Ask Giz: How Can I Make My Wi-Fi Faster?

Ask Giz: How Can I Make My Wi-Fi Faster?

Welcome back to Ask Giz, a place where we answer questions of all sorts from you, our readers.

If you’ve got a strange question in the vein of electric cars, science, tech, gadgets, gaming or health, shoot it over to us. We’d be happy to pry into it.

Today’s question comes from Lauren in Sydney. Lauren wants to know:

“What settings can I change to make my Wi-Fi faster?”

Thanks for the question, Lauren! I’ve long deliberated over this question myself, getting hung up over disappointing internet speeds in several apartments and houses.

While your question goes into the settings you can change to make your Wi-Fi faster, I’m broadening the question to encompass ways to make your Wi-Fi faster as a whole.

So, let’s get stuck into it. How do you make your Wi-Fi faster?

How to make your Wi-Fi faster

Firstly, know that whatever you might do to make your Wi-Fi faster, it’ll likely be a fairly nil change. Internet speeds are largely dependent on what you pay for with your plan (as in, the maximum download speed made available by your internet plan) and because most modem-routers on the market now are capable of speeds above 100Mbps, don’t think that you can immediately fix your problems by buying a new piece of kit. That being said…

Swapping out your modem-router

I can quite confidently say that I noticed speed improvements in some instances when I switched from the Belong 4353 router to the Eero Pro 6. Wireless VR over Wi-Fi became much, much more consistent and 4K streams loaded a lot quicker (I also haven’t had a dropout since I installed the modem). The Belong 4353 modem was quite an old modem when I replaced it (some eight years or so, with constant use from beginning to end) so perhaps it was simply getting too old.

Additionally, if you’re looking at spreading the Wi-Fi signal throughout your home evenly, consider picking up a mesh modem. Mesh modems form a sort of spider’s web of Wi-Fi in your home, distributing an even signal throughout, triangulated by where you put the mesh modules. This is typically a solution for a bigger home with more money to spend, but it’s a solution no less. Wi-Fi extenders solve this problem in a similar way, however the quality of the Wi-Fi signal drops with this solution.

Beyond swapping your modem out though, what else can you do? Quite a lot, I’m happy to say.

Changing the channel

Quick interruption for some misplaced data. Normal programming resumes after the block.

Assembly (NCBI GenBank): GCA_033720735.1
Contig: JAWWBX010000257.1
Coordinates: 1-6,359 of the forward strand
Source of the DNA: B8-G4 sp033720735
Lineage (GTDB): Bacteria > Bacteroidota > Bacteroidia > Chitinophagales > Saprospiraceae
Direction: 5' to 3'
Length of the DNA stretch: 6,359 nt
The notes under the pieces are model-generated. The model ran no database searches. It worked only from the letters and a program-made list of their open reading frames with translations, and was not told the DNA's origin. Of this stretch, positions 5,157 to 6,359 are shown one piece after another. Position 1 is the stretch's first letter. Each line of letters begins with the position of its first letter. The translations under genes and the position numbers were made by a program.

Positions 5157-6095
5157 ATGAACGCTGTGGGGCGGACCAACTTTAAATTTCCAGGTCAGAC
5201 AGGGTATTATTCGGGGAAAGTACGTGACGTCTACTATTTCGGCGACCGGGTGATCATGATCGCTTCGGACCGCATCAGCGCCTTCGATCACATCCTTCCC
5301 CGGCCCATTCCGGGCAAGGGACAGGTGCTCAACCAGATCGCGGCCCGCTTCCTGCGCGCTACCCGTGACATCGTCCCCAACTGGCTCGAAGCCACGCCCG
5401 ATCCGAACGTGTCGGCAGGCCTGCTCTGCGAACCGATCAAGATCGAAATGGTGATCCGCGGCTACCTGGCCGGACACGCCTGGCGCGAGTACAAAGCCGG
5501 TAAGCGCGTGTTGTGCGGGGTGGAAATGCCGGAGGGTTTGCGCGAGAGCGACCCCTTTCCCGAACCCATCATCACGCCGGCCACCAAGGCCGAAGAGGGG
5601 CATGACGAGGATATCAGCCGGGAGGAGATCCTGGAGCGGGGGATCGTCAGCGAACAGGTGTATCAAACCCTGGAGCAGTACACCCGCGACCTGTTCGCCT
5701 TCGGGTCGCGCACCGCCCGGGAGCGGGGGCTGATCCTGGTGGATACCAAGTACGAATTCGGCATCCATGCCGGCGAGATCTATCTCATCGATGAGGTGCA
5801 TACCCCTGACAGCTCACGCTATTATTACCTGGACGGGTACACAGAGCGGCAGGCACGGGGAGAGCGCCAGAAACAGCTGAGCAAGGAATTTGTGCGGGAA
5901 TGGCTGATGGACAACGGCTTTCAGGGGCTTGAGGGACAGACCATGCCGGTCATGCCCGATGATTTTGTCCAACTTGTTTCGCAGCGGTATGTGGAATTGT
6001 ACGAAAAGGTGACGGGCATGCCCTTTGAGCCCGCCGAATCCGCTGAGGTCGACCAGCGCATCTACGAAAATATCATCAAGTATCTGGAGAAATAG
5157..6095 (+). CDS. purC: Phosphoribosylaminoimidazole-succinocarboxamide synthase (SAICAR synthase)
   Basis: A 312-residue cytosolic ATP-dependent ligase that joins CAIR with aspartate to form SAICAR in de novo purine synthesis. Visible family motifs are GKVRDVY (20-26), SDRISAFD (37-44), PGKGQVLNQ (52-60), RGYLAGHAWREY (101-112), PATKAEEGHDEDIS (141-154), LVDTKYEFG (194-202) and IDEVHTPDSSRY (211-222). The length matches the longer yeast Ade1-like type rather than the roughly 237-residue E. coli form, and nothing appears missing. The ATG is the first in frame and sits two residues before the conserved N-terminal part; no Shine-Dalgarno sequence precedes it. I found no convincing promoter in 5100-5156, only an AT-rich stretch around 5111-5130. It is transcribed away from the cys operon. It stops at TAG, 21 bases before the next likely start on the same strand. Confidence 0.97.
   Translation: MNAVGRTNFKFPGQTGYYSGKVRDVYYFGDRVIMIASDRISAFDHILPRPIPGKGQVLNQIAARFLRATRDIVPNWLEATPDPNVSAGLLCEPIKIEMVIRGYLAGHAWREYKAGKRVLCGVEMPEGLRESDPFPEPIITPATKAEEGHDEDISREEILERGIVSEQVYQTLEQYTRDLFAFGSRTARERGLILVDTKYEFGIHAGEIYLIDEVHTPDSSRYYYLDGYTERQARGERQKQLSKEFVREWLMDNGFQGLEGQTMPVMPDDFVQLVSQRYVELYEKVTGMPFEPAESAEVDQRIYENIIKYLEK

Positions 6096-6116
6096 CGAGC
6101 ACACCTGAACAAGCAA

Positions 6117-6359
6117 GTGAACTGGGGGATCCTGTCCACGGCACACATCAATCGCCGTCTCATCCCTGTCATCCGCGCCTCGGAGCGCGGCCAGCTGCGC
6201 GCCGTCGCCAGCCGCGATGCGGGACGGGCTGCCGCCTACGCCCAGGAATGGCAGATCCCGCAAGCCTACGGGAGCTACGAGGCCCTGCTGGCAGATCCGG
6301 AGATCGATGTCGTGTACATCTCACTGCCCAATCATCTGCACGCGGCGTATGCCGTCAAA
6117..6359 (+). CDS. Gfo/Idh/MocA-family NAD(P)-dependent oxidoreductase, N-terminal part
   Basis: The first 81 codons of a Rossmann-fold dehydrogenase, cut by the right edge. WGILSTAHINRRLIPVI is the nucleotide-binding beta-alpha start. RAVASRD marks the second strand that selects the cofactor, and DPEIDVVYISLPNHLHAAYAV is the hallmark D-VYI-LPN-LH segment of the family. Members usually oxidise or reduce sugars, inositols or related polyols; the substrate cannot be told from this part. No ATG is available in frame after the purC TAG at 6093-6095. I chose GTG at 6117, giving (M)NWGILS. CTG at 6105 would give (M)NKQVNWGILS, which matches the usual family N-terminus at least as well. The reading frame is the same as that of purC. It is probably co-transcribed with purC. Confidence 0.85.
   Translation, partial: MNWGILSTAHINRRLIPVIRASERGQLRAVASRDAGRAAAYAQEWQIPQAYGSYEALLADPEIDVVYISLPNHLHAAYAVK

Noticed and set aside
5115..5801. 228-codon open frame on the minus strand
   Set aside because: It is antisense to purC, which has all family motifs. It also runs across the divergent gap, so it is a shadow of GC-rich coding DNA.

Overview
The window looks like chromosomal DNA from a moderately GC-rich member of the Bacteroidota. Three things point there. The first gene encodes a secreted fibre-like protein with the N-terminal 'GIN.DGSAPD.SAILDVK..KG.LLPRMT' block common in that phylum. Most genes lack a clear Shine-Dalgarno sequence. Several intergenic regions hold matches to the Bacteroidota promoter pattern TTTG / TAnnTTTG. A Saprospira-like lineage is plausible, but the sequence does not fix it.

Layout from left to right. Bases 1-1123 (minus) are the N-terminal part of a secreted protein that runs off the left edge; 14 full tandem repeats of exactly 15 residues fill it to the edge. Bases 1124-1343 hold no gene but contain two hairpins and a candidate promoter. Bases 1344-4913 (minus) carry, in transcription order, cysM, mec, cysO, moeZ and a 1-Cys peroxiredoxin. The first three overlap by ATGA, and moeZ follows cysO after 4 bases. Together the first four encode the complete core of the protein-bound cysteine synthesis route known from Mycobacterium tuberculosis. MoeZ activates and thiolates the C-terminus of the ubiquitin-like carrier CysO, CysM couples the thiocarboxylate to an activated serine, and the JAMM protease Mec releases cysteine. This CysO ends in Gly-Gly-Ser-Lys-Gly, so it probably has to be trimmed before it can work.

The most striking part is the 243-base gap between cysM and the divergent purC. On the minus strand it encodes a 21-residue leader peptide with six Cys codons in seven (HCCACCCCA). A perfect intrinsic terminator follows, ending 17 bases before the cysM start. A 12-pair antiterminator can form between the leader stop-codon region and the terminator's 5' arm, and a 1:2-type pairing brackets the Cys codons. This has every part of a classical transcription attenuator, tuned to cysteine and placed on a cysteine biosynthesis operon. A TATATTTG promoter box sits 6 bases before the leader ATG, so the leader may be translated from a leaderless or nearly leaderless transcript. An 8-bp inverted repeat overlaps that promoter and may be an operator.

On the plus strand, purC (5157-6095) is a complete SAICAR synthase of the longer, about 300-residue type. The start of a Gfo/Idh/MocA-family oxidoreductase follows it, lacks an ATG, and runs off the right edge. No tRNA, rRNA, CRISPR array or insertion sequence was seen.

Firstly, consider switching your Wi-Fi connection to 5Ghz. This is a type of internet delivery that your modem may provide which is faster than the alternative (2.4Ghz) at the cost of shorter range. If you’re servicing a small home, 5Ghz is the way to go, however a big home may need a 2.4Ghz connection, just to cover the corners of the property. To change this setting, you’ll need to access the backend of your modem-router.

Additionally, a more sophisticated modem-router should be able to change the band that it operates on, as Wi-Fi signals in condensed living situations can interrupt each other, causing signal problems for multiple households. You’ll want to change your channel to a less occupied one, so try to run an internet test on channels as you change them, to sus out which one is the best for you.

Physical solutions

Yes, moving the modem-router around can solve your internet woes, but it isn’t a solution to be relied upon. Keeping your modem-router as close to the devices it’s servicing with Wi-Fi is one of the best ways to (physically) improve the wireless signal, though it might not be the only culprit. Some devices, such as microwaves, can cause signal issues for your modem-router, so it’s best to keep them far away.

Limiting device use

Sometimes you may notice a decline in internet quality when certain devices are on, or when someone in your home starts doing something on the internet. What could be happening here is background downloads, interfering with your internet use by hogging all the bandwidth. You can avoid this issue by simply having the devices you’re not using turned off, or disconnected from the Wi-Fi.

This problem may also hang upon the modem-router needing to be replaced, as it may not be handling in-home bandwidth as well as possible, however it could also be a plan issue. Which brings us to…

Changing your internet plan

If you’re suffering from slower-than-necessary speeds, consider upgrading your internet plan. Personally, I think NBN 50 is an ideal speed for most households, offering a maximum download speed of 50Mbps. However, NBN 100 is worth considering if you’re after that extra kick, effectively doubling the speed.

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Have you considered Ethernet?

Wi-Fi will unlikely be faster than Ethernet in your home, so it could be worth switching to ethernet where you can. If internet quality is a concern, don’t let it be, as this won’t drop off on Ethernet unless you’re using a cable hundreds of metres long. If you’re a power-user, Ethernet is probably the way to go (coming from me, a guy who uses a 10m CAT6 Ethernet cable for his gaming computer in his apartment). Just try not to trip on the cable.

Zoom Zoom

That’s where our recommendations end. If you have a recommendation for improving internet speed, we welcome you to shoot us an email about it.

Ask Giz is a fortnightly series where we answer your questions, be it tech, science, gadget, health or gaming related. This is a reader-involved series where we rely on Gizmodo Australia’s audience to submit questions. If you have a question for Giz, you can submit it here. Or check out the answer to our last Ask Giz: Why Do You Feel a Temperature Change Immediately When Entering a Room?

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